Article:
In conclusion, i don't think there is a rational reason to believe in an non-existent god, any soothing action that could be achieve by having that believe can be obtain without going to the supernatural. The only thing we have to do is try and find an activity that work best for us.
The question is obviously directed at unbelievers. If you really believe, the point is moot. I can understand pretending to believe, as a great many atheists do in the deep south, or in other theocratic regions. It makes alot of sense in that situation to keep your head down and shut up if you want to have a happy live. Or any life in some cases.
As for deliberately believing, just to be happier, even when you don't really, honestly believe? I think most of us ex-Xtians went through that phase for a little while at least while we were figuring out our own thoughts on the matter. The cognitive dissonance that it engenders is profoundly uncomfortable, and I don't think anyone can live with it for an extended period & remain sane.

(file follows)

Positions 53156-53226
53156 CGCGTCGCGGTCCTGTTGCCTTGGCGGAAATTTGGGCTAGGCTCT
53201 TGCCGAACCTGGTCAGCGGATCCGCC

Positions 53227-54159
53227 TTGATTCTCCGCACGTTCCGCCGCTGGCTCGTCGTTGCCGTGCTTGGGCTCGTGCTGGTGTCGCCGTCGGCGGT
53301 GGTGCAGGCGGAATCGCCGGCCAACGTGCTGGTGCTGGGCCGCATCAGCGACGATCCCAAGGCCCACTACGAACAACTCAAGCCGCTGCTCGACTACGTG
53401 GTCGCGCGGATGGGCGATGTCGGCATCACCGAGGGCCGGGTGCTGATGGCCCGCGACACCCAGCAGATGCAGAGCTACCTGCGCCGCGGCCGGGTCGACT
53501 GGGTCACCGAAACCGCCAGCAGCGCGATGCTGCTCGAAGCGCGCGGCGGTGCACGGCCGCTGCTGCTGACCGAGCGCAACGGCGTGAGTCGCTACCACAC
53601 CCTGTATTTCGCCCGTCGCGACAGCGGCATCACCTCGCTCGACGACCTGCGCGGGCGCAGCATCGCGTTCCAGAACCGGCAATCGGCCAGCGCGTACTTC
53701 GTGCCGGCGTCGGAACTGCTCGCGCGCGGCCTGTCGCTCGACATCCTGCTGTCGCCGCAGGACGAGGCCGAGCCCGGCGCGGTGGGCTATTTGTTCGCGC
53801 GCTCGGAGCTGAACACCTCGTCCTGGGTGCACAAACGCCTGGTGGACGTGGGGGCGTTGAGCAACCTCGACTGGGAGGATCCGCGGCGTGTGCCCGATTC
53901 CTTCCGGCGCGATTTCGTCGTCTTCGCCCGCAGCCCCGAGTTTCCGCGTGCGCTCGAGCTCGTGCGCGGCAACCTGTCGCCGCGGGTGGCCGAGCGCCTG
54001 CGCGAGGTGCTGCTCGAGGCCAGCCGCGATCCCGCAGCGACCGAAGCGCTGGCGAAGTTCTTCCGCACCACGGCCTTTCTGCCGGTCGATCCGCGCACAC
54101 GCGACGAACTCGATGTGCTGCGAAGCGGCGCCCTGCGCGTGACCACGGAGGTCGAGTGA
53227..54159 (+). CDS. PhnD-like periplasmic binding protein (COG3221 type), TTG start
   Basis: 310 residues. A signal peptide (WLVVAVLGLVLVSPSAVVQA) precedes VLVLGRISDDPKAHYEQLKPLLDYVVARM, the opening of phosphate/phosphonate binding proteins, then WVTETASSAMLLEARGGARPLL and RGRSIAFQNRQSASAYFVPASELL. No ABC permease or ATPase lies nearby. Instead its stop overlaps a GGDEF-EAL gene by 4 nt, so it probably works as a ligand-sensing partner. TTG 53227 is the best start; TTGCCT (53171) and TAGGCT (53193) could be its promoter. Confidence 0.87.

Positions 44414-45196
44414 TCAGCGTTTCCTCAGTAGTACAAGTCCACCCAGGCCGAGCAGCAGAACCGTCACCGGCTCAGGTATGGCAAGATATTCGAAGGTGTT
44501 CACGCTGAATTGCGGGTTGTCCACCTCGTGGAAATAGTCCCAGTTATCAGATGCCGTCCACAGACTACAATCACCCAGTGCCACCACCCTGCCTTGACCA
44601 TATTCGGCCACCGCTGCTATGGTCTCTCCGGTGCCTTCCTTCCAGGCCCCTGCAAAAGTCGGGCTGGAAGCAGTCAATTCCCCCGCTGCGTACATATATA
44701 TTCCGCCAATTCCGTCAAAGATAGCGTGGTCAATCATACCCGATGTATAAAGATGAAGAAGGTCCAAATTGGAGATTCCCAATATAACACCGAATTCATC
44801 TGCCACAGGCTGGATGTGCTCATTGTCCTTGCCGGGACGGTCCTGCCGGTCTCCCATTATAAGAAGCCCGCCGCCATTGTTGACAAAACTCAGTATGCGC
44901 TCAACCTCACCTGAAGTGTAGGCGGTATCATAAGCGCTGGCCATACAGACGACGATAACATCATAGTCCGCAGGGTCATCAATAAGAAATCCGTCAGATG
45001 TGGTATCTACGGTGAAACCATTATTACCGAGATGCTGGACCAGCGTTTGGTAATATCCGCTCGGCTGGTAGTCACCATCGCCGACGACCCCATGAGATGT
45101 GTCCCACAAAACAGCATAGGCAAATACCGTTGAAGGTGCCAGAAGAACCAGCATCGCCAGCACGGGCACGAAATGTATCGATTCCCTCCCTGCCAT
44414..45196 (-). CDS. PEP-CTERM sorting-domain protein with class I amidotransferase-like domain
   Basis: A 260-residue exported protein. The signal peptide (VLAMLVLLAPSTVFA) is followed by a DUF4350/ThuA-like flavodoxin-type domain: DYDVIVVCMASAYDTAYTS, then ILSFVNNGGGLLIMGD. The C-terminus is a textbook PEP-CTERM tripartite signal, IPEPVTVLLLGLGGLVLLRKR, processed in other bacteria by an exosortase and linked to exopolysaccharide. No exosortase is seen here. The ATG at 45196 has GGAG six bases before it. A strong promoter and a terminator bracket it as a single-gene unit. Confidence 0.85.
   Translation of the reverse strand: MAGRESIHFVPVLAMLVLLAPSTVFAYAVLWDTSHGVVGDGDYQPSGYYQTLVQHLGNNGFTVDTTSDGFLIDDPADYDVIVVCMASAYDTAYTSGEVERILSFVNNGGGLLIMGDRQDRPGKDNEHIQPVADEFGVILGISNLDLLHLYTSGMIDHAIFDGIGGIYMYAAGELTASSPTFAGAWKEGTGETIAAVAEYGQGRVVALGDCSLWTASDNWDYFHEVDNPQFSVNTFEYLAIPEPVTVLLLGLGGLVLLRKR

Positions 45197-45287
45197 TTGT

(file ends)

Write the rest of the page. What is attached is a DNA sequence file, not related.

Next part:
What is lost by compromising your inner self just to get along? How about the honesty you treat yourself & others with. That's dead, and your self-respect goes along with it. Integrity is a thing of the past. The freedom to live your life as you wish, unbounded by the strictures of some repressive cult is gone. (I think the question implies that as well. If the religion in question is liberal & open, there's probably little social pressure to join or suffer.)
If this is the question your religious friends fall back on, I'd lose respect for them too. What a sorry state of mind...